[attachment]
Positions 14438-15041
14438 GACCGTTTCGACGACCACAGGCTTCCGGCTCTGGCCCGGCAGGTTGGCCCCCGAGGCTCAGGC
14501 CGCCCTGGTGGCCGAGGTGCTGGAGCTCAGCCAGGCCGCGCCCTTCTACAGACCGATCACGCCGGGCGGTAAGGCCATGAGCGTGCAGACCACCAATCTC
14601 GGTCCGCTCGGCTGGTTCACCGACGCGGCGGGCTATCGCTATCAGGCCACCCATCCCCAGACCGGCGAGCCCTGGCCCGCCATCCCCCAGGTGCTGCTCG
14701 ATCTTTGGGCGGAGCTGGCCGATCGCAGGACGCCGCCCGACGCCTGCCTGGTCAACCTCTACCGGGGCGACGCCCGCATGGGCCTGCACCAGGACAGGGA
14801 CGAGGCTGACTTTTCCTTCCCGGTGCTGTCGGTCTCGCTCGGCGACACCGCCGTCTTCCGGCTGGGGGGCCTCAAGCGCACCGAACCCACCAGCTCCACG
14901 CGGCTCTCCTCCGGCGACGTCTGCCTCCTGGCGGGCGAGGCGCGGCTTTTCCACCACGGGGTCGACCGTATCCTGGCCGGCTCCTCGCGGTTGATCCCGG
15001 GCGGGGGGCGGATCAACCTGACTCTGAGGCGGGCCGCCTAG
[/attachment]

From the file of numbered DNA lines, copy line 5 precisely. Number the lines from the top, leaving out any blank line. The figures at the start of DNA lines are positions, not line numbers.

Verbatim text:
14701 ATCTTTGGGCGGAGCTGGCCGATCGCAGGACGCCGCCCGACGCCTGCCTGGTCAACCTCTACCGGGGCGACGCCCGCATGGGCCTGCACCAGGACAGGGA